As Denton schools prepare for changes in how middle and high school students are graded, officials say consequences for not turning in assignments will look different at each school.
Last spring, the district announced it would be moving to a nine-week grading period for sixth- through 12th-grade students. Starting this fall, students’ class grades will rely less on homework or extra-credit assignments.
Students will receive grades for final drafts, tests, quizzes and projects. However, grades will no longer be penalized for poor behavior, late, missing or incomplete work. One model for handling behavior was presented to the school board during its meeting Tuesday.
Debbie Nobles, principal at McMath Middle School, talked about the method her school will use campuswide beginning this fall. The model was previously piloted with sixth-graders.
Behavior issues brought on by students who don’t complete their work will be categorized into two groups, she said. Teachers will work with students not completing work because they don’t understand it. Administrators will deal with behaviors preventing students from learning. Nobles said they will look to handle the issues by involving parents and tutoring students in morning and after-school sessions.
Oftentimes students don’t complete work because of defiance, boredom or lack of confidence, Noble said. She told the board that in the sixth-grade pilot program, they found that some students were gifted and others needed additional help. Students won’t get away with coasting by not completing work under the new grading guidelines, she said.
“You have to learn. [It’s] non-negotiable,” Noble said. “It’s a lot of just going back to good old family values. The kids, we need to communicate to them that they need to know that we care enough about them, that we will not allow them to behave in a way that’s harming them, and not doing their work is harmful.
“Not participating in the learning is not OK.”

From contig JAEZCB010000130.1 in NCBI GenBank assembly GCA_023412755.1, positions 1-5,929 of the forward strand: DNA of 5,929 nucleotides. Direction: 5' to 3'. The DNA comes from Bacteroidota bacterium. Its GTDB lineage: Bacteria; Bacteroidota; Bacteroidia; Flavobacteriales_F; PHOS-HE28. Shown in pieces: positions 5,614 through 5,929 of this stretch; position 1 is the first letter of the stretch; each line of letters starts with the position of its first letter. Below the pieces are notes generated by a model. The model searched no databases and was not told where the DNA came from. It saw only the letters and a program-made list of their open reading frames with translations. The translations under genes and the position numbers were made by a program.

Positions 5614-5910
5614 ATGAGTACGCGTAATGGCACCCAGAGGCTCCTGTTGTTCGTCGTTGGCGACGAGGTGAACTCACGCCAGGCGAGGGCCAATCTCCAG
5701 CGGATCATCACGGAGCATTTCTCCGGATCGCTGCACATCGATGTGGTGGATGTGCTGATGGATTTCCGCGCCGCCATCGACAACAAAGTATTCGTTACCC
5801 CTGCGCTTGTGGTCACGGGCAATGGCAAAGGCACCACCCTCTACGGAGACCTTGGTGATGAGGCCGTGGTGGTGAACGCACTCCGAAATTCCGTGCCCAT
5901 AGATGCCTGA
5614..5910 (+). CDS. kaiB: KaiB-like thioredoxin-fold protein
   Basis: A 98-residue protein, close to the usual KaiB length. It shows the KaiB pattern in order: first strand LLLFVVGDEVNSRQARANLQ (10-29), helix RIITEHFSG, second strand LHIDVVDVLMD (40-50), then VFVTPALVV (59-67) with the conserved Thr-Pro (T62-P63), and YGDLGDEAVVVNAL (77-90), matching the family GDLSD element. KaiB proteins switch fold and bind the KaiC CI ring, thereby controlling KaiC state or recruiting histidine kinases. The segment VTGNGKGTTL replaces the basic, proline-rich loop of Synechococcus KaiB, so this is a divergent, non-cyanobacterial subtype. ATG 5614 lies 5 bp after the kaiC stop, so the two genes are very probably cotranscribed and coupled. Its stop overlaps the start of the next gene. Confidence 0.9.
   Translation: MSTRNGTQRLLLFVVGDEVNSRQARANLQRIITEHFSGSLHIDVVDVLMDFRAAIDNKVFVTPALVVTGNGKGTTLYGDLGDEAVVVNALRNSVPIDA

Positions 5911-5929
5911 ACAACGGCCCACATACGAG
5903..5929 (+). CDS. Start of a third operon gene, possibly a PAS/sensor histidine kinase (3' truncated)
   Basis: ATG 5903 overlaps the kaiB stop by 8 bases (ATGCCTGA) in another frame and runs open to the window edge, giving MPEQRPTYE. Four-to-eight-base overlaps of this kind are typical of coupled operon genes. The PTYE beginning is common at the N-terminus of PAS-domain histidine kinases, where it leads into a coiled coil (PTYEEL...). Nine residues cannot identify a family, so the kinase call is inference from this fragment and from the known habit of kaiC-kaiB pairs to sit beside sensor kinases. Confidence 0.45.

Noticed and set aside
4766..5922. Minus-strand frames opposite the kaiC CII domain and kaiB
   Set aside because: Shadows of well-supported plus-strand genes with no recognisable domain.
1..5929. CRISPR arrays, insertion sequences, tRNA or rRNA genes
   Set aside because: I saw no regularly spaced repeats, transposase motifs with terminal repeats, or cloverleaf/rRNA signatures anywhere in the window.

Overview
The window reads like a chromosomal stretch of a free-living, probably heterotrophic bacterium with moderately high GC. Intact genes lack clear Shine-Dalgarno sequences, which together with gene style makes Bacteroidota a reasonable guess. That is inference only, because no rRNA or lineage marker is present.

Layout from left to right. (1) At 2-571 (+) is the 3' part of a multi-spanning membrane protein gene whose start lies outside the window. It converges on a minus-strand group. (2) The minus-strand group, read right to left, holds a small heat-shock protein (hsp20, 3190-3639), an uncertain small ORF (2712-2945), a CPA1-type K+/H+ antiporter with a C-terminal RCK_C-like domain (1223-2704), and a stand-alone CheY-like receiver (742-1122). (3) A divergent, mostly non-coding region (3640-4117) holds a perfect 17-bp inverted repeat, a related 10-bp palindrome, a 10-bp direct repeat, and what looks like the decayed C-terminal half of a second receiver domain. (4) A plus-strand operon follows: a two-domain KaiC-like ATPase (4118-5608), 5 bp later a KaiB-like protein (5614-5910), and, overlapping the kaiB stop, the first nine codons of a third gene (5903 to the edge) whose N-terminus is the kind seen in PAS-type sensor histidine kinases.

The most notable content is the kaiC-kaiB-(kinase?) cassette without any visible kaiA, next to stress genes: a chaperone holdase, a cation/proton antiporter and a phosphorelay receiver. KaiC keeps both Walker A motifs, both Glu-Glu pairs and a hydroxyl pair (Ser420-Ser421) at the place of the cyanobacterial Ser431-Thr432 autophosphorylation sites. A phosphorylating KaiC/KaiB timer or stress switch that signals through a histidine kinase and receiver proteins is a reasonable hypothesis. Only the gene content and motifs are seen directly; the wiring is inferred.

Vicky Christenson, director of secondary curriculum, instruction and staff development, said inflating or deflating a student’s grade for behavior did not accurately reflect what they learned but distorted “the accuracy of the grade.”
Methods for how behavior is being addressed on individual secondary campuses will be brought to the board in the next grading practice update, she said.
District officials say updates will be presented to the board every two to three months. The public will receive updates in a number of ways, including the district website, meetings and video. Throughout the year, the district will get feedback on new grading practices by surveying students and parents.
The grading changes will take some adjusting to, Christenson said. The process is messy, she said; there will be mistakes and adjustments will be made.
School board members on Tuesday expressed support for the grading changes.
The new grading procedures drew mixed opinions from teacher and parent groups when first announced last spring.
Some state teacher organizations argued that the changes restrict teachers’ control in the classroom.
Grading change provisions according to the guidelines include:
Grades will be reflective of what a student learns.
Students who miss deadlines will be expected to master the content. However, “expectations for student learning will not be compromised for failure to meet deadlines,” the guidelines state.
Students will be required to complete entire assignments on time. Zeros will be recorded only when a student demonstrates they did not master the content.
With the exclusion of semester exams, students will be given additional attempts at quizzes, tests and research papers if they can prove they deserve to be reassessed. A reassessment will be determined by whether a student can prove they’ve made improvements through tutoring, meeting with a teacher or alternative assignments.
The district intends to phase in its new grading procedures over the next school year, with full implementation by 2015.
Superintendent Jamie Wilson has said the practices are administrative regulations and require no school board approval.
District officials have also said middle and high school students will still receive traditional report cards with numerical grades, which the University Interscholastic League requires for participation in sanctioned events.
In other action Tuesday, school board members voted 6-0 in approval of a change to the instrument usage fees for students using school-owned musical instruments.
The change now requires that students who qualify for free lunch pay a fee of $25 to use school-owned instruments. Fees were previously waived for those students. Officials say the additional revenue will offset increasing expenses for maintenance and repair of district instruments.
The board also denied a grievance requesting a change to a district policy in place for students who transfer to another school within Denton ISD for athletic purposes.
The district’s certified property values were presented to the board Tuesday, showing a growth of more than $1 billion compared to last year. In coming weeks, the board intends to discuss the benefits of a 50-cent per $100 valuation debt tax rate versus the current 49-cent rate. The board will also consider a 2 percent pay increase for all employees.
BRITNEY TABOR can be reached at 940-566-6876 and via Twitter at @BritneyTabor.